In a November 18 interview on Radio Vatican, Cardinal Koch reflected on the event in Minsk: “I think that this is a very sensible initiative—above all, the fact that it is organized ecumenically…. I have the impression that ecumenical relations [in Belarus] are quite positive and very deep. That of course is essentially to the credit of the Orthodox Metropolitan Filaret, who is a very open-minded man and undertakes a great deal ecumenically.”
After Lithuania, Belarus is the country from the former Soviet Union that has the largest percentage of Catholics. The Republic of Belarus has remained strongly allied with Russia and the Patriarchate of Moscow. Yet the concluding statement of the conference noted “the fact that the Catholic Church has been able to restructure and reorganize herself following the fall of the Soviet Union, and that this has happened in harmony with, and often with the support of the Belarusian Orthodox Church, and the civil authorities.” Indeed, the President of Belarus, Alexander Lukashenko, has boasted that his country presents a model for ecumenical cooperation, and he invited both Metropolitan Filaret and Cardinal Koch to meet with him on November 14. During their conversation President Lukashenko recalled his audience with the Pope at the Vatican and declared that maintaining good relations with both Churches is an important concern of his.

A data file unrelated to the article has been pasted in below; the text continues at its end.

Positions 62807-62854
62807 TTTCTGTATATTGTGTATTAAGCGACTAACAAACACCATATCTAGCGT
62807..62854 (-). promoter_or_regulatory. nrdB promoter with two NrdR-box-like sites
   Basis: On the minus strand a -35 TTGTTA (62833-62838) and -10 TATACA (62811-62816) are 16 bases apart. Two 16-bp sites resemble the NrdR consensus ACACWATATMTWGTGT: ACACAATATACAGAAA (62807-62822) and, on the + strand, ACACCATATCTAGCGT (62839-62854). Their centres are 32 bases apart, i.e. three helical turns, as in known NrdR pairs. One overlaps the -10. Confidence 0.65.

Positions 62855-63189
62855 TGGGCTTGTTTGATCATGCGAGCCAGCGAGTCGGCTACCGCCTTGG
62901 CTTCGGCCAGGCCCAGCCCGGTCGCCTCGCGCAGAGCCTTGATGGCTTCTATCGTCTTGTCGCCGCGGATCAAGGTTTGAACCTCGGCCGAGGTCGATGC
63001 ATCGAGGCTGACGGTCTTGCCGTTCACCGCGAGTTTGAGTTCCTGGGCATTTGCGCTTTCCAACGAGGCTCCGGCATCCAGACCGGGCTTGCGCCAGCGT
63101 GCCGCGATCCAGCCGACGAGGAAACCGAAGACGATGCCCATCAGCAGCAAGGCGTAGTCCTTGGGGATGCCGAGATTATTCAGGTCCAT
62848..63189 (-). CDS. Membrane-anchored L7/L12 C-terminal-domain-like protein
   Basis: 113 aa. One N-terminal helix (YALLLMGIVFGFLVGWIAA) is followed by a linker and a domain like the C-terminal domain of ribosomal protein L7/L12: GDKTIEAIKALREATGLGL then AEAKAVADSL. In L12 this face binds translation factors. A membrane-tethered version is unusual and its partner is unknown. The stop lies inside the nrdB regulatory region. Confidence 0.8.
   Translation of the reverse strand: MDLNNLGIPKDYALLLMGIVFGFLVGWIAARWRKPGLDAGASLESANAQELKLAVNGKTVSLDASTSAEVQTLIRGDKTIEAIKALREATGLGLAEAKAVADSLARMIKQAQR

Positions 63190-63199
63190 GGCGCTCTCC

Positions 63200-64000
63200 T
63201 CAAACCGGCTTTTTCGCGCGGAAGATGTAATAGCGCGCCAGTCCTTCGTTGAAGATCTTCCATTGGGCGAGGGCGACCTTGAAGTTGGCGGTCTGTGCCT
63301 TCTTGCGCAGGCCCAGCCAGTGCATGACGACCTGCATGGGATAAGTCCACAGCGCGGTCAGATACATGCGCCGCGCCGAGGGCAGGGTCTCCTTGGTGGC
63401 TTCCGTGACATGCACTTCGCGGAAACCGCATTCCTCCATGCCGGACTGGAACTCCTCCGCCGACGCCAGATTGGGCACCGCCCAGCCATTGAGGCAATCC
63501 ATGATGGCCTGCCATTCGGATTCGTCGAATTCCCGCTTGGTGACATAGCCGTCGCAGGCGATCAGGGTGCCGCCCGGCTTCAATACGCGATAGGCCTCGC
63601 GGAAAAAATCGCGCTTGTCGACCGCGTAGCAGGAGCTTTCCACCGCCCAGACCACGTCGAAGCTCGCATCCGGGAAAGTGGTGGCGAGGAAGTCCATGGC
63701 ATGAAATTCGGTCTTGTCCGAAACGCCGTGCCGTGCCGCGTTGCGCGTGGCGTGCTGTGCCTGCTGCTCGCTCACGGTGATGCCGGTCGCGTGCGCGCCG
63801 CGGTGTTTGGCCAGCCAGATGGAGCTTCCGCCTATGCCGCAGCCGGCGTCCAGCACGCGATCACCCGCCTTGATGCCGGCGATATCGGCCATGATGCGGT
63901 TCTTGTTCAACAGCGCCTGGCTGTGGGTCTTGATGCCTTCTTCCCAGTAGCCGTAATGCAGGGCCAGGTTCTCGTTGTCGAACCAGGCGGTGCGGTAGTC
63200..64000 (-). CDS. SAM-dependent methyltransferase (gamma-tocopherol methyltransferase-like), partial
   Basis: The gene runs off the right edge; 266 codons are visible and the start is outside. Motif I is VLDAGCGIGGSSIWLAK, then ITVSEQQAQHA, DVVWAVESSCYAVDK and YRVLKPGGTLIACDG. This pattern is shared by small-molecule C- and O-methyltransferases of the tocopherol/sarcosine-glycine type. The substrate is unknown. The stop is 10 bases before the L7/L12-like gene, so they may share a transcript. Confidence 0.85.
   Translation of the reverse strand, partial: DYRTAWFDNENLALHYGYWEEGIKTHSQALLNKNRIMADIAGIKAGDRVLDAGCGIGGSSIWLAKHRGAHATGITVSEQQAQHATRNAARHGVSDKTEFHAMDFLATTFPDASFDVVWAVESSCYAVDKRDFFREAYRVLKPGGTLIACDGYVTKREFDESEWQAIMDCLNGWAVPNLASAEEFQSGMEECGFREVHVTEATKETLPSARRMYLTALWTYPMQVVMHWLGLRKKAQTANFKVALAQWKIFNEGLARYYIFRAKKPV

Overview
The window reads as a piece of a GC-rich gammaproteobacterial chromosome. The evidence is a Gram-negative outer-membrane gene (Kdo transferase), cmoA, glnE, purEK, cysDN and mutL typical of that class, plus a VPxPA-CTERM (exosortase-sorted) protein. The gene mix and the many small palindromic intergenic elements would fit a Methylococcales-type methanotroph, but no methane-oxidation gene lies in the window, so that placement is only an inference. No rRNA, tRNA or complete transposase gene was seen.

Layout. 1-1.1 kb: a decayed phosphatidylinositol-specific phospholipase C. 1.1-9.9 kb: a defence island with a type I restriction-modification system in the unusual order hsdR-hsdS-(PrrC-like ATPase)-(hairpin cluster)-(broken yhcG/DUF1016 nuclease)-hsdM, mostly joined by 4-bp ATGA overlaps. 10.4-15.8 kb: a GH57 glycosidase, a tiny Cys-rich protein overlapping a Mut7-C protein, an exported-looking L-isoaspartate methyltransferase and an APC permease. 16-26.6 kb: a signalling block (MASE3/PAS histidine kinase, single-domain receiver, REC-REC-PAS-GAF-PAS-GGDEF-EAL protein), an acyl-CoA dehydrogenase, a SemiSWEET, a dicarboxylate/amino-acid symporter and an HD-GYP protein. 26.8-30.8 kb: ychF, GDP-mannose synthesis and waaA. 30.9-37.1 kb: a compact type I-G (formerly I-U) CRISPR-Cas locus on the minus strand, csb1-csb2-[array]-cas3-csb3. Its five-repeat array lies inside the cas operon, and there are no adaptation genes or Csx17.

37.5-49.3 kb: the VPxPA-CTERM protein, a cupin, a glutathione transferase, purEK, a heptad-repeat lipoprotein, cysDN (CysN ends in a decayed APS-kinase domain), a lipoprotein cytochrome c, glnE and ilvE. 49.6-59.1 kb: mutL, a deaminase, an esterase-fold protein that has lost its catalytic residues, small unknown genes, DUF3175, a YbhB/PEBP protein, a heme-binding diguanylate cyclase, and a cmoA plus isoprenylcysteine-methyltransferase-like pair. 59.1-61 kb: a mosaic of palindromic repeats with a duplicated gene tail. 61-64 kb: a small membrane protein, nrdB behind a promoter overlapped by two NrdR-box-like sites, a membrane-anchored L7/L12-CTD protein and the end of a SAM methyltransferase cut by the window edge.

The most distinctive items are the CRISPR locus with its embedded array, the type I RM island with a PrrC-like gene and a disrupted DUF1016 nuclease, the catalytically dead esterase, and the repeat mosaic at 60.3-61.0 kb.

In his radio interview on November 18, Cardinal Koch said that in Minsk he had had many discussions with Orthodox theologians, and also with an Orthodox bishop from Ukraine, about “the common mission of Orthodox and Catholics… and their responsibility in today’s society”. The interviewer asked about news concerning plans for a Council of all the autocephalous Orthodox Churches, which would be the first in more than a thousand years. The Swiss cardinal replied, “There was no talk about this pan-Orthodox Council, but of course that is always in the background, and basically we Catholics can only hope that this pan-Orthodox Synod will come to pass, because it will be a substantial help for our dialogue also.”
When asked about a possible meeting between the Russian Orthodox Patriarch and the Pope, Cardinal Koch answered that it “will not happen soon,” and noted that he himself had met with Kirill I in March 2011. The latter “clearly said that we cannot talk about dates yet, because it is more important to make intensive preparations for such a meeting than to publicize dates.”